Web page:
1) Open an “Incognito” window in Chrome (or “Private Window” in Firefox or another browser).
2) In Google search, type in a few obvious keywords someone might use to find your type of business. For example, “Divorce Lawyer in Brooklyn” or “Divorce Law, Brooklyn.”
3) Look at the results.
Here’s a recent result from a large and growing commercial law firm. They’ve got twelve offices in the mid-Atlantic region. I focused on their office in Philadelphia.
1) Key Term: “commercial law Philadelphia” (this is what frequent blog posts by firm associates were using as a broad theme).
2) Results: A Google “snack pack” search box up top dominated by a single attorney (Sarah E. Holmes) and two single-office law firms.
3) Below the snack pack box, more small firms and directory listings. The big law firm I was searching for did not show up on the first four Google search pages.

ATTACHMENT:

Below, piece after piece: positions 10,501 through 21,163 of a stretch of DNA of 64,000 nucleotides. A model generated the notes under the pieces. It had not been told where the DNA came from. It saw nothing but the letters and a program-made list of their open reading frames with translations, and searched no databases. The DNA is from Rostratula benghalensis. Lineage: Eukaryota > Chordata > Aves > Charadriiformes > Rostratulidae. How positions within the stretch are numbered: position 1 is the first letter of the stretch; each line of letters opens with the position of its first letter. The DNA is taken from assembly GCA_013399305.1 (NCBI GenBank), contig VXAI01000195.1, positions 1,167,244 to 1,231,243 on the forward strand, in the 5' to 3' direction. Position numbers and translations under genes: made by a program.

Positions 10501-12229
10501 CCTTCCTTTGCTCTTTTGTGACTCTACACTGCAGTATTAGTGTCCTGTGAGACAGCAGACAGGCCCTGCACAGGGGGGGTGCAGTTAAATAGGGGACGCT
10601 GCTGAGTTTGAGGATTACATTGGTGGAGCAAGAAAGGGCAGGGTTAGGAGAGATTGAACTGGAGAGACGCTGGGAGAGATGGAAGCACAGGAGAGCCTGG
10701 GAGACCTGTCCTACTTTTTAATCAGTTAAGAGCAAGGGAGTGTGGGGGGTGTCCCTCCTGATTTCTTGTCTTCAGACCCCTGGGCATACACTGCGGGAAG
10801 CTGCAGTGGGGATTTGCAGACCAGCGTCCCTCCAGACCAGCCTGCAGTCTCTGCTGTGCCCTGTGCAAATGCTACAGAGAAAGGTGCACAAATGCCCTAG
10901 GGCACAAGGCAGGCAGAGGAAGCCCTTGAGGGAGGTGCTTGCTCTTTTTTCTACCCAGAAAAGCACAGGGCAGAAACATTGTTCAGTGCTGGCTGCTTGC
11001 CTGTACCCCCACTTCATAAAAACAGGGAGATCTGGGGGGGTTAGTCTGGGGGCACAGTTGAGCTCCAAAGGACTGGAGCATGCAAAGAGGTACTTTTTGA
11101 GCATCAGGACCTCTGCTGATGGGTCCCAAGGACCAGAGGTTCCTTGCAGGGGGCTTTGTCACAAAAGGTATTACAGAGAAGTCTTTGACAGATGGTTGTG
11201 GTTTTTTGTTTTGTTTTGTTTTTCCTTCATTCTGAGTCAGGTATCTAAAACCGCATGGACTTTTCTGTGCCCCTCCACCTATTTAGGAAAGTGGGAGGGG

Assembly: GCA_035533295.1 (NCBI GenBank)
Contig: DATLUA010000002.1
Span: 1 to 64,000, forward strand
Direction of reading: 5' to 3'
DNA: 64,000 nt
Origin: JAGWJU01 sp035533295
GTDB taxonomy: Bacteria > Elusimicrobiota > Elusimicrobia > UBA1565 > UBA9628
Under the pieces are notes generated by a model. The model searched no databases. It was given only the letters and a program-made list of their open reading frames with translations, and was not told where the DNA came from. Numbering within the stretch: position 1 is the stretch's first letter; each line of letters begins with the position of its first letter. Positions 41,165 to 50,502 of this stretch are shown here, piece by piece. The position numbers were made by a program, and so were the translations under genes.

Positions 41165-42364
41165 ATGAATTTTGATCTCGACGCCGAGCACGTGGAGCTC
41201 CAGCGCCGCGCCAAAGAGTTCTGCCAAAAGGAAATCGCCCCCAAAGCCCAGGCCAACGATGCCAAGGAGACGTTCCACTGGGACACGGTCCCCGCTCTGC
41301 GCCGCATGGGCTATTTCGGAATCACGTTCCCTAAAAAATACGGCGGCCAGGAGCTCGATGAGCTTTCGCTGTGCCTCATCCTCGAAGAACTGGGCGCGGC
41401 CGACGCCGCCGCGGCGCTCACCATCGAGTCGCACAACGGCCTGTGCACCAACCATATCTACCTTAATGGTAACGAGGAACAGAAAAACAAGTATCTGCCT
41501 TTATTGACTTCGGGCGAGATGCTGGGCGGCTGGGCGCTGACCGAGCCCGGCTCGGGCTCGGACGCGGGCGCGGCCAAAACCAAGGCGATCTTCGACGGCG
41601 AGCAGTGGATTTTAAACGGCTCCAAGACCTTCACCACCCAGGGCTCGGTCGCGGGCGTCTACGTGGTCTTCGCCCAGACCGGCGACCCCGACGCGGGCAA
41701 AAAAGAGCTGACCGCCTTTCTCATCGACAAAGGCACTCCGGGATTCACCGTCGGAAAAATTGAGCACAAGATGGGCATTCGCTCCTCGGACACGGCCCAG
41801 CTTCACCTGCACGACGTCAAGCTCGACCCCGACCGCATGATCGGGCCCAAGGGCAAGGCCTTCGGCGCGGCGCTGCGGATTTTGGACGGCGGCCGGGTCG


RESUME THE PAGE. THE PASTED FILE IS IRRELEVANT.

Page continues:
I took a quick look at their site and found they were using an outdated convention for keywords. Worse, their keywords began with the firm name, followed by city, as in “XYZ, Philadelphia, XYZ, Baltimore, etc…” They did have “business law firms” at the end of the phrase. However, if you searched using the keyword “commercial,” they were not to be found.
How many customers is this large law firm losing to its much smaller competition because it has not invested in SEO?
I don’t call it an audit, but a “site analysis.” The word “audit” does not have a good vibe due to its long association with the IRS. However, if you’ve neglected SEO, your company might be guilty of lost revenue.
My Site Analysis reveals: